Helping children stay safe and sound
The streets of Xidan, one of the most crowded commercial areas in Beijing, were filled with students learning to navigate and pay attention to traffic signals as a comprehensive child safety programme was launched yesterday.
Slogans like "Enhancing traffic safety awareness and upgrading self-protection ability" were daubed on a large bulletin board in Xidan Culture Square.
Officials from the ministries of education and public security, and representatives of Beijing primary school students, gathered to mark the 10th National Safety Education Day which falls today.
The day of security education for primary and middle school students falls on Monday in the last week of March each year.
Across the country 200 million primary and middle school students are joining in various activities, such as watching videos and listening to lectures on how to keep safe.
"The move aims to help students go to school happily and back home safely," said the Ministry of Education spokesman.
Picture books and leaflets were handed out yesterday to primary and middle school students in Beijing, and more will be distributed to students in other parts of the country. The books cover topics like traffic safety, fire prevention and firefighting, safety during outside school activities, prevention of food poisoning and rescue procedures following accidents.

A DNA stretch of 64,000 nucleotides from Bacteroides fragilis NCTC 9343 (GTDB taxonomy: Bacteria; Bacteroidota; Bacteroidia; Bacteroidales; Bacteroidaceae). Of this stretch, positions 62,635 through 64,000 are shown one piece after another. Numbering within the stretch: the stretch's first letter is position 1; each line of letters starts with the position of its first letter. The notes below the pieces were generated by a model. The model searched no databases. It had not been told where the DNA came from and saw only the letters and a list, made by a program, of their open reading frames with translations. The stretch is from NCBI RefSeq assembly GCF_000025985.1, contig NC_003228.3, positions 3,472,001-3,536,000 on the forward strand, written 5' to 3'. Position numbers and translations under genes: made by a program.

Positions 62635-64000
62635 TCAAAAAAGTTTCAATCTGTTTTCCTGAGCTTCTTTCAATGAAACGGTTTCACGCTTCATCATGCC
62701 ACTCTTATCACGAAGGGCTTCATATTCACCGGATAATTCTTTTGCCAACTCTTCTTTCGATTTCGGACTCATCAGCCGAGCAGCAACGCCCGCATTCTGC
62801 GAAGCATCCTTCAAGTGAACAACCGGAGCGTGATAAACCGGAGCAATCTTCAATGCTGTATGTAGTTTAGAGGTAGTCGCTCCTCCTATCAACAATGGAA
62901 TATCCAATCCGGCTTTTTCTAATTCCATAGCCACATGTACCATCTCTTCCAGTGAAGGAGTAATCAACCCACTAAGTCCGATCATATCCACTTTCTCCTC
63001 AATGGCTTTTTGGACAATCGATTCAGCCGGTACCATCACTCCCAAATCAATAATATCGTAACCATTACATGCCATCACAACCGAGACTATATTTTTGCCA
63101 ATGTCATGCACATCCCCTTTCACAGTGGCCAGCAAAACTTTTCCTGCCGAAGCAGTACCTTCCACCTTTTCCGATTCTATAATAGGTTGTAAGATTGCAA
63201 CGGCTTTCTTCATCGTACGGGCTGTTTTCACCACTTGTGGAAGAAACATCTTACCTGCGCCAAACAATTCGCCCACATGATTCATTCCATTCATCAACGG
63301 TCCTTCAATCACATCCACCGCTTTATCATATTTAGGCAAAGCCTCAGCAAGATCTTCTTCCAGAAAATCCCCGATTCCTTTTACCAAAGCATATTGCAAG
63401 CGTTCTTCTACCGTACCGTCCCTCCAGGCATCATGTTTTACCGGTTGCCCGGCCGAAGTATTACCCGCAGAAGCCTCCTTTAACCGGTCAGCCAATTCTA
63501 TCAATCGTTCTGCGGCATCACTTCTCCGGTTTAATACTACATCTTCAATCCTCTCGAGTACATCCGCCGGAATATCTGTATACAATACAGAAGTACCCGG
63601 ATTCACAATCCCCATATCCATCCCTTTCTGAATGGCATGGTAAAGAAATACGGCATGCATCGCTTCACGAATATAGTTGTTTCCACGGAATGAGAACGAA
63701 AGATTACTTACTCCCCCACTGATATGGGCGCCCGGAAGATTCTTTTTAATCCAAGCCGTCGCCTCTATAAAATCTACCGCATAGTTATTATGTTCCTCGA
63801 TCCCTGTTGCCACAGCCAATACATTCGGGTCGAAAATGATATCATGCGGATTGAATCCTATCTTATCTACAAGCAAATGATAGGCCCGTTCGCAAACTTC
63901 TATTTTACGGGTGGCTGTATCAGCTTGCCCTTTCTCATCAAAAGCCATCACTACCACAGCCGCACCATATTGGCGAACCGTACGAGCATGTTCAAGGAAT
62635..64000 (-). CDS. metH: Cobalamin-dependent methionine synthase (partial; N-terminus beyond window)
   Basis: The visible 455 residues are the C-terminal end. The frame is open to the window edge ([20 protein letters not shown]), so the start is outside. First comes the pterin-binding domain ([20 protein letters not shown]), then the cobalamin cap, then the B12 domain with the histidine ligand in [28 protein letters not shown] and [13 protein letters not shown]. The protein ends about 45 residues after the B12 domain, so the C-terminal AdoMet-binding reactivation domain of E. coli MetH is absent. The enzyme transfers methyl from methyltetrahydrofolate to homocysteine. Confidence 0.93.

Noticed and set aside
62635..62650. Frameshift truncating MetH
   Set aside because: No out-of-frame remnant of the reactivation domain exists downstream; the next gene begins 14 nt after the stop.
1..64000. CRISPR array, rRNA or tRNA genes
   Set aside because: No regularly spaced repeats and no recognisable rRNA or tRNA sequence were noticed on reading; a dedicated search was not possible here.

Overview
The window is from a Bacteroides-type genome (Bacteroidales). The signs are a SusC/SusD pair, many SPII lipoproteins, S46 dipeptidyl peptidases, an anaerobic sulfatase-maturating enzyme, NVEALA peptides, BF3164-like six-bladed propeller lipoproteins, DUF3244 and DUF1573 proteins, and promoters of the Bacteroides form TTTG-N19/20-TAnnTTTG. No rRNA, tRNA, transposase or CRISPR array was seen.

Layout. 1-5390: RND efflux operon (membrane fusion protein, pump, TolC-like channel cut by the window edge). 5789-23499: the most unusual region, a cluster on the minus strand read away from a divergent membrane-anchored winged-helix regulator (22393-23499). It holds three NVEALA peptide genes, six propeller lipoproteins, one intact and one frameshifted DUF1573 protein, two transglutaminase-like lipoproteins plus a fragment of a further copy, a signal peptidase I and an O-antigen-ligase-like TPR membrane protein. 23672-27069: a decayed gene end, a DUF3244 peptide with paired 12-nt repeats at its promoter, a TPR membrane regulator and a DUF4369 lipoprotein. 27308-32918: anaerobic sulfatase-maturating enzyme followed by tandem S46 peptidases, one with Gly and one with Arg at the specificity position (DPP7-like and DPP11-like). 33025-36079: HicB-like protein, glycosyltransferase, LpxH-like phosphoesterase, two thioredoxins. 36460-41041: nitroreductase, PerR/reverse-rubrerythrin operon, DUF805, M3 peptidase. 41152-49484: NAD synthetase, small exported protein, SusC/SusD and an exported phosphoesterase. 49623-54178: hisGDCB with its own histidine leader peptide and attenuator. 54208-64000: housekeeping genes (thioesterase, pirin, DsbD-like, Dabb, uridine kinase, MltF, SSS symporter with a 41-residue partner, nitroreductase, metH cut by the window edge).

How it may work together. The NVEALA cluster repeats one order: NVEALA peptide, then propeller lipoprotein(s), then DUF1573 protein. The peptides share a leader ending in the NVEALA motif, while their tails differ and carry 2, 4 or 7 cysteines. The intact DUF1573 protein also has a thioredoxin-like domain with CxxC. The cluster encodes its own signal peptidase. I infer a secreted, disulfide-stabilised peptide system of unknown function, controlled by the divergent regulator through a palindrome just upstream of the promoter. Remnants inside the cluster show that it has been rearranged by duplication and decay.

Traffic accidents became the No 1 cause of death for primary and middle school students in China last year.
In 2004, more than 4,400 primary and middle school students were killed and more than 20,000 injured in traffic accidents.
National Safety Education Day was initiated in 1996 to help reduce the number of children killed in accidents through education.
The Ministry of Education and regional education administrations conduct school inspections each year, to ensure safety on and around campuses.
Schools and kindergartens are required to hold safety education courses for students. Most schools and kindergartens have performed well in safeguarding the health of students.
At the Huixinli kindergarten in the Chaoyang District of Beijing, for example, chefs are required to keep samples of food so that hygiene checks can be made, according to a teacher surnamed Guo.
If a child feels sick or gets diarrhoea, the kindergarten can invite hygiene experts to test the food samples so the chefs can be disciplined.
(China Daily 03/28/2005 page2)